Mr. Stoltenberg highlighted how technologies are fundamentally changing the nature of warfare and that NATO is adapting by strengthening its capabilities and increasing its resources.
The Secretary General said, “For deterrence to have full effect, potential attackers must know that we are not limited to respond in cyberspace when we are attacked in cyber space. We can and we will use the full range of capabilities at our disposal.”
Bolstering cyber defences and resilience will be a top priority at the NATO Summit of Allied Heads of State and Government to be held in London on the 3rd-4th of December.
“Let me first thank the United Kingdom for hosting this second conference on the Cyber Defence Pledge. The United Kingdom has been strongly committed to the Pledge ever since we made the pledge at the Summit of Leaders and Heads of State and Governments in Warsaw in 2016.And the UK has played a crucial role in making cyber a priority for our Alliance. Hosting this conference here in London, at the National Cyber Security Centre, is a testimony to the strong commitment and the the leadership of the UK in the cyber domain. This Centre is a model for national coordination, bringing together the best expertise to tackle a growing threat.
Ladies and Gentlemen, cyber-attacks can be as damaging as conventional attacks. A single attack can inflict billions of dollars’ worth of damage to our economies, bring global companies to a standstill, paralyse our critical infrastructure, undermine our democracies and have a crippling impact on military capabilities.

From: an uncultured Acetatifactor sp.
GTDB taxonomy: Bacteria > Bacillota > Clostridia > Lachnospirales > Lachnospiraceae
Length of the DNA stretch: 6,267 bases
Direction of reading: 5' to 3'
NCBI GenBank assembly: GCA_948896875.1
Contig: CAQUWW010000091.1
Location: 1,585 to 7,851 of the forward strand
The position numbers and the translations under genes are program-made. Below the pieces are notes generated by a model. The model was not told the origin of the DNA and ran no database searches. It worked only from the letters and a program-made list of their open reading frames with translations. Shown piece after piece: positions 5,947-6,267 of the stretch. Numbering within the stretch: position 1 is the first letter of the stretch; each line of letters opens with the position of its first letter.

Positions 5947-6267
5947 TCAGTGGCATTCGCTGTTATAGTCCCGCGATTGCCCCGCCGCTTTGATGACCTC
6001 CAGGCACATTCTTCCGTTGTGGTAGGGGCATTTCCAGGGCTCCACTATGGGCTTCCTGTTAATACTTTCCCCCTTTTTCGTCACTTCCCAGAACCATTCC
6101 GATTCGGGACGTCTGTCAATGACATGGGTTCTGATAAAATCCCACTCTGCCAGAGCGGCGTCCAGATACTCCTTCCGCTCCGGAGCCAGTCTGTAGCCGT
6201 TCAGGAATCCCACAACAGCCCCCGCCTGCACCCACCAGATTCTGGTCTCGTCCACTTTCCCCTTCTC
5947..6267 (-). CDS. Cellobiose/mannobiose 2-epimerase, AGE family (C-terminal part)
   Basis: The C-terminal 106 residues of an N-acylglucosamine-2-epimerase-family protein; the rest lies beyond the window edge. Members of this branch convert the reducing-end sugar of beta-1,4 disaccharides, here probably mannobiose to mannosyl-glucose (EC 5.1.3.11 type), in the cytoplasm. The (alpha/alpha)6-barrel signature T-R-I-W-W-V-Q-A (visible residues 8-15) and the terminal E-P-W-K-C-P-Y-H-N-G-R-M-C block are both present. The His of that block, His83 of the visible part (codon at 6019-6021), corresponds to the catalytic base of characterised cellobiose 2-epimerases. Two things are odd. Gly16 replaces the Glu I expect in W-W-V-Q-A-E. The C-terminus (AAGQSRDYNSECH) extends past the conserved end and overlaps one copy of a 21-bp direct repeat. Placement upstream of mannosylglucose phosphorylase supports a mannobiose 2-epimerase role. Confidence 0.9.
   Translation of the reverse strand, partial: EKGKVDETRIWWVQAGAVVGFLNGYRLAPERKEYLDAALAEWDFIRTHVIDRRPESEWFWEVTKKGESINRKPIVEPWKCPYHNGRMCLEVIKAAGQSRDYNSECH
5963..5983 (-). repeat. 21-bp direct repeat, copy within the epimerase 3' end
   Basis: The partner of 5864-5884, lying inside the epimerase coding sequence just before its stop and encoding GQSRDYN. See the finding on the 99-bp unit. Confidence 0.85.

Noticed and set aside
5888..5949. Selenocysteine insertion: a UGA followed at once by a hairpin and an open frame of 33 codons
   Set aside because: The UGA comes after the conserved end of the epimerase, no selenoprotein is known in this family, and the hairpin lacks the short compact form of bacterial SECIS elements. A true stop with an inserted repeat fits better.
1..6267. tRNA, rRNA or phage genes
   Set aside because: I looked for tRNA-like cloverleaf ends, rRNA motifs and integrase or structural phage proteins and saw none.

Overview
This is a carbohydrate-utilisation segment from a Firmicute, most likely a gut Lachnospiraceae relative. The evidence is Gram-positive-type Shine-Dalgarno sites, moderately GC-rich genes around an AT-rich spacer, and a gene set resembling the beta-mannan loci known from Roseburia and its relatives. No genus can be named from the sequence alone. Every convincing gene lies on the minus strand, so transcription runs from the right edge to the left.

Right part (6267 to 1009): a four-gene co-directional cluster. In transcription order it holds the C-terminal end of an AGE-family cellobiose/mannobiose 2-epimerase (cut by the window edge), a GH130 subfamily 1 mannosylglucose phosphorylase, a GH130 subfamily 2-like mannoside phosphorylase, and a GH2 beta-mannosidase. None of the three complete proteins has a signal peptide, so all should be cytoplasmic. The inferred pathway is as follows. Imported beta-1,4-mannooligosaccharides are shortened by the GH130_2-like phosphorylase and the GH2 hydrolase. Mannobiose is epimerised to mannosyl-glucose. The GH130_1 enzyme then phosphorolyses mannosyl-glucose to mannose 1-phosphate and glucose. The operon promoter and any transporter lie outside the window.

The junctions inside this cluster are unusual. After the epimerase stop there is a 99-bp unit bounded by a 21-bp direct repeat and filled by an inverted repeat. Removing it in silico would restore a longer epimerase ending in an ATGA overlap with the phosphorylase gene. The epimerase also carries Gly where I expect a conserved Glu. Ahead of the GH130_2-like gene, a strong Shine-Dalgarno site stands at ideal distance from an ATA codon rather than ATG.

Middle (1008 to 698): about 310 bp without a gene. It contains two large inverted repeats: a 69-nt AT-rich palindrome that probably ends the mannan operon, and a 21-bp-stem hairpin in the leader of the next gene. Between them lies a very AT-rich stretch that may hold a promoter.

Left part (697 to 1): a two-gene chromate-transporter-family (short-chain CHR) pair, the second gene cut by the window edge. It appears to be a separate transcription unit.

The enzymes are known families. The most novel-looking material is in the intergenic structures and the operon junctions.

Cyber attacks are becoming more frequent, more complex and more destructive. From low-level attempts to technologically sophisticated attacks. They come from states, and non-state actors. From close to home and from very far away. And they affect each and every one of us. NATO is not immune. We register suspicious events against NATO cyber systems every day. And cyber threats will become more dangerous with the development of new technologies. Such as artificial intelligence, machine learning and deep fakes.
These technologies are fundamentally changing the nature of warfare. As much as the industrial revolution did. NATO is adapting to this new reality. NATO leaders have agreed that a cyber attack could trigger Article 5 of our founding treaty. Where an attack against one Ally is treated as an attack against all. NATO has designated cyberspace as a military domain.”
Read the Secretary General’s remarks in full here